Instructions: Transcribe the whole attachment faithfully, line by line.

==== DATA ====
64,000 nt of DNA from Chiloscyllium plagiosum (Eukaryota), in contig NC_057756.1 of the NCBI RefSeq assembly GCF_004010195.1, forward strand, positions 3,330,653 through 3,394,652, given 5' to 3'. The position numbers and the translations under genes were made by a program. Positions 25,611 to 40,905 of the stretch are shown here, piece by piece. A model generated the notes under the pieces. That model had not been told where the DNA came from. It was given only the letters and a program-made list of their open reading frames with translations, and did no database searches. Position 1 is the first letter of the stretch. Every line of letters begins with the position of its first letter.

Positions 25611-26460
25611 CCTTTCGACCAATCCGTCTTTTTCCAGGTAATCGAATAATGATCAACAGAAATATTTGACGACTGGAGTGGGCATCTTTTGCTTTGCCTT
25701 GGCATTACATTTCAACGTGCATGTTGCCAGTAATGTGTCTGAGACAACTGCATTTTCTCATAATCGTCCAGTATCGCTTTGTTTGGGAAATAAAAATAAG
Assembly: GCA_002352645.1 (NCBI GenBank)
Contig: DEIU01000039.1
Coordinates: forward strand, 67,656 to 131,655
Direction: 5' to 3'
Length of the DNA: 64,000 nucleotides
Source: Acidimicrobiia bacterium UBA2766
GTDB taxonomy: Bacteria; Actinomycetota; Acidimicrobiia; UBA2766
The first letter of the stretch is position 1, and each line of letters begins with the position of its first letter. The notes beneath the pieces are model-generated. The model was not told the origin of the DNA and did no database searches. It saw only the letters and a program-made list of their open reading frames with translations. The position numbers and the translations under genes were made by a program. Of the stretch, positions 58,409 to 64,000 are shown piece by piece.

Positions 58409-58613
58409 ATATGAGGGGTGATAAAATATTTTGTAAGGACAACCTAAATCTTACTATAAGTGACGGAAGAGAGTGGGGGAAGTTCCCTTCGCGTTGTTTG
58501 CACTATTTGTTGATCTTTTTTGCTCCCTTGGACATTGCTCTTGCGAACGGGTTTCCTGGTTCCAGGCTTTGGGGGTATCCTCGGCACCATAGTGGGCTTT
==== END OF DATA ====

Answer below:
64,000 nt of DNA from Chiloscyllium plagiosum (Eukaryota), in contig NC_057756.1 of the NCBI RefSeq assembly GCF_004010195.1, forward strand, positions 3,330,653 through 3,394,652, given 5' to 3'. The position numbers and the translations under genes were made by a program. Positions 25,611 to 40,905 of the stretch are shown here, piece by piece. A model generated the notes under the pieces. That model had not been told where the DNA came from. It was given only the letters and a program-made list of their open reading frames with translations, and did no database searches. Position 1 is the first letter of the stretch. Every line of letters begins with the position of its first letter.

Positions 25611-26460
25611 CCTTTCGACCAATCCGTCTTTTTCCAGGTAATCGAATAATGATCAACAGAAATATTTGACGACTGGAGTGGGCATCTTTTGCTTTGCCTT
25701 GGCATTACATTTCAACGTGCATGTTGCCAGTAATGTGTCTGAGACAACTGCATTTTCTCATAATCGTCCAGTATCGCTTTGTTTGGGAAATAAAAATAAG
Assembly: GCA_002352645.1 (NCBI GenBank)
Contig: DEIU01000039.1
Coordinates: forward strand, 67,656 to 131,655
Direction: 5' to 3'
Length of the DNA: 64,000 nucleotides
Source: Acidimicrobiia bacterium UBA2766
GTDB taxonomy: Bacteria; Actinomycetota; Acidimicrobiia; UBA2766
The first letter of the stretch is position 1, and each line of letters begins with the position of its first letter. The notes beneath the pieces are model-generated. The model was not told the origin of the DNA and did no database searches. It saw only the letters and a program-made list of their open reading frames with translations. The position numbers and the translations under genes were made by a program. Of the stretch, positions 58,409 to 64,000 are shown piece by piece.

Positions 58409-58613
58409 ATATGAGGGGTGATAAAATATTTTGTAAGGACAACCTAAATCTTACTATAAGTGACGGAAGAGAGTGGGGGAAGTTCCCTTCGCGTTGTTTG
58501 CACTATTTGTTGATCTTTTTTGCTCCCTTGGACATTGCTCTTGCGAACGGGTTTCCTGGTTCCAGGCTTTGGGGGTATCCTCGGCACCATAGTGGGCTTT